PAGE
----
Thursday, March 27, 2014

Lateral Gene Transfer detected in Eukaryotic rRNA genes

This paper is an example of super cool science that also makes me worry. Eukaryote are known to have lower levels of Lateral Gene Transfer (LGT), and before this paper I assumed that LGT would not impact eukaryotic rRNA genes. However, this not so according to Yabuki et al. (2014):
Here, we report the first case of lateral transfer of eukaryotic rRNA genes. Two distinct sequences of the 18S rRNA gene were detected from a clonal culture of the stramenopile, Ciliophrys infusionum. One was clearly derived from Ciliophrys, but the other gene originated from a perkinsid alveolate. Genomewalking analyses revealed that this alveolate-type rRNA gene is immediately adjacent to two proteincoding genes (ubc12 and usp39), and the origin of both genes was shown to be a stramenopile (that is, Ciliophrys) in our phylogenetic analyses. These findings indicate that the alveolate-type rRNA gene is encoded on the Ciliophrys genome and that eukaryotic rRNA genes can be transferred laterally.
Why is this paper worrisome? Well, if LGT of rRNA genes is a widespread phenomenon in microbial eukaryotes, it will conflate biodiversity estimates obtained from environmental sequencing studies. If you had a environmental rRNA Illumina dataset, your bioinformatic analysis would show taxonomic assignments for an alveolate and stremenopile (detecting 2 taxa from one genome, one true assignment, one false). The authors cite this concern in their conclusion:
These large-scale [environmental] surveys may detect transferred rRNA genes and such transferred rRNA genes may confuse our understanding of the true diversity and distribution of microbial eukaryotes, even if the frequency of lateral transfers of the rRNA gene is rare and the copy numbers of the transferred rRNA gene in environments are low. We agree that environmental rRNA gene surveys with PCR are still useful and effective to estimate the diversity/ distribution of microbial eukaryotes. However, the fact that recovered rRNA gene sequences do not always reflect the actual existence of microbial eukaryotes corresponding to these sequences should be kept in mind based on our findings.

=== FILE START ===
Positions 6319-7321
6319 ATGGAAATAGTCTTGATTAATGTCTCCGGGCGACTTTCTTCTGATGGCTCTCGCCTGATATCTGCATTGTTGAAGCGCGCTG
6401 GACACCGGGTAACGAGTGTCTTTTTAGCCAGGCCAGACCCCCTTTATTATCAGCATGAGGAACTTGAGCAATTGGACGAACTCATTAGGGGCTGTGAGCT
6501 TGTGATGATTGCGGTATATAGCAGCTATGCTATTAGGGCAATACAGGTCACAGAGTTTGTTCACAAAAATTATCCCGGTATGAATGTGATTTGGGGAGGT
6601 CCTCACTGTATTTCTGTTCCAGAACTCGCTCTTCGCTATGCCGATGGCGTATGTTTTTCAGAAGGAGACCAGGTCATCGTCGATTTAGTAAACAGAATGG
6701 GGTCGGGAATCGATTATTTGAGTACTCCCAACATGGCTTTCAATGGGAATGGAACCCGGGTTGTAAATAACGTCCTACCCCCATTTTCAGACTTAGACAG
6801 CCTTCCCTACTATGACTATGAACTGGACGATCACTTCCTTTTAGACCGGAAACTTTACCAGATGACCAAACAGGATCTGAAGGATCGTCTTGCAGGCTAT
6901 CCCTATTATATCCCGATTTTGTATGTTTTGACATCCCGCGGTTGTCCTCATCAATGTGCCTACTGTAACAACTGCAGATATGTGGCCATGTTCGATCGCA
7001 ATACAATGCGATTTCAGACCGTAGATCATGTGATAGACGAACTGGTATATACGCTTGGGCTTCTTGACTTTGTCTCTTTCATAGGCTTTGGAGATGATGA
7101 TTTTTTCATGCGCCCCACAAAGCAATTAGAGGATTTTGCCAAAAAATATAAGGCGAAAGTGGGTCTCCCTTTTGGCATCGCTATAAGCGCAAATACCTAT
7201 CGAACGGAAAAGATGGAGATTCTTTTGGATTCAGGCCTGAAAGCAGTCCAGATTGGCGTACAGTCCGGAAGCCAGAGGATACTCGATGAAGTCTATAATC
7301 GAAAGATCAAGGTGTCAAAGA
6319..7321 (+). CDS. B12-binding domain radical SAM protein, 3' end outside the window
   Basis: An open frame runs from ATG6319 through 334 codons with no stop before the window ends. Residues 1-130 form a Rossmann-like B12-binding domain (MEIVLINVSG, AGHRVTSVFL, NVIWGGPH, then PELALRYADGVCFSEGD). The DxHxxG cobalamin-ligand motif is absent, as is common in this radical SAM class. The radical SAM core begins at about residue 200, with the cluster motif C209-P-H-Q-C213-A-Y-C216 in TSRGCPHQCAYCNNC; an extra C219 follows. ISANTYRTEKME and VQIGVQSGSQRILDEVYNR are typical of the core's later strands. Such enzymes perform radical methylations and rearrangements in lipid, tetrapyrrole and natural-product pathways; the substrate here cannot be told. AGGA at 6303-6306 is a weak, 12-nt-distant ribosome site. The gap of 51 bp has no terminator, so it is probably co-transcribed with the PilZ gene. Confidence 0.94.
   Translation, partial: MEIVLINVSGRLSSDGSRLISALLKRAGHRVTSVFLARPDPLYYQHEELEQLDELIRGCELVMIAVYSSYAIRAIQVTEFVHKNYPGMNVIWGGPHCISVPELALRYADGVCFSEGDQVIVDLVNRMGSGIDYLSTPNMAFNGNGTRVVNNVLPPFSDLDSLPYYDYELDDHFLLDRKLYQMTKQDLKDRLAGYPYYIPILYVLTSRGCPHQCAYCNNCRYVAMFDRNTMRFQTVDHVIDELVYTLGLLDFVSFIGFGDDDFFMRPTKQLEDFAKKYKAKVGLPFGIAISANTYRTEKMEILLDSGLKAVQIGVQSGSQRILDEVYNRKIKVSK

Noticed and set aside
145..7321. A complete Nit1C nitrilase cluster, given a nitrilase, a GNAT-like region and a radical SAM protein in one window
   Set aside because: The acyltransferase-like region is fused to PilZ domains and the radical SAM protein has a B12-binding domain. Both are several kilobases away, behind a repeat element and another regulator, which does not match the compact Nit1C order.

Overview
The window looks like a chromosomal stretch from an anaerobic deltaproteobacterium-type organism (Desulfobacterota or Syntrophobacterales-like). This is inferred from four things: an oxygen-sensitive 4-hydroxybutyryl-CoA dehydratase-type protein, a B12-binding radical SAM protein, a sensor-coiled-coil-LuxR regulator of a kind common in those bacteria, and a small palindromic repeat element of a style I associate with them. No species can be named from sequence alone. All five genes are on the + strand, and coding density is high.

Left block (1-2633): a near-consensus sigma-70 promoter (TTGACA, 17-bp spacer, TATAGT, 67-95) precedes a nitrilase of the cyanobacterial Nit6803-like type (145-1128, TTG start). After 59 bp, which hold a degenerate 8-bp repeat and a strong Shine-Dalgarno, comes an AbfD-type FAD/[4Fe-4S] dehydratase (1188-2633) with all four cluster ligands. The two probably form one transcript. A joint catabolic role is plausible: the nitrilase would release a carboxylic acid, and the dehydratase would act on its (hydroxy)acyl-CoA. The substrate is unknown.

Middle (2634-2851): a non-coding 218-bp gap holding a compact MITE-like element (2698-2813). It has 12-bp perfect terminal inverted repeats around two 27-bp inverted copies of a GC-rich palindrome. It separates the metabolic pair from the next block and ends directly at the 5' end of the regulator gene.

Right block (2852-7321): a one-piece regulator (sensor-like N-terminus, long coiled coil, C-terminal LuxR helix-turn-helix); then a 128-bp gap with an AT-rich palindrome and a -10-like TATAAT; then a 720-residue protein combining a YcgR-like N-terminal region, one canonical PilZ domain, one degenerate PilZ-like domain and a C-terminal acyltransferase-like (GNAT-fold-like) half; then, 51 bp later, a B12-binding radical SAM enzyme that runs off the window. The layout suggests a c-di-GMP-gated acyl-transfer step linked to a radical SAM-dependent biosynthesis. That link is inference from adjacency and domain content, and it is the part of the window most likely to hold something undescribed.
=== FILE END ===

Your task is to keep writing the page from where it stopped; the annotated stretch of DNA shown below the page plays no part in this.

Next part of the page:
In other words, more research is needed to determine exactly how widespread this rRNA LGT phenomenon is in may be something else we need to take into account when designing software workflows for environmental sequence data.


Yabuki, A., Toyofuku, T., & Takishita, K. (2014). Lateral transfer of eukaryotic ribosomal RNA genes: an emerging concern for molecular ecology of microbial eukaryotes, 1–4. doi:10.1038/ismej.2013.252

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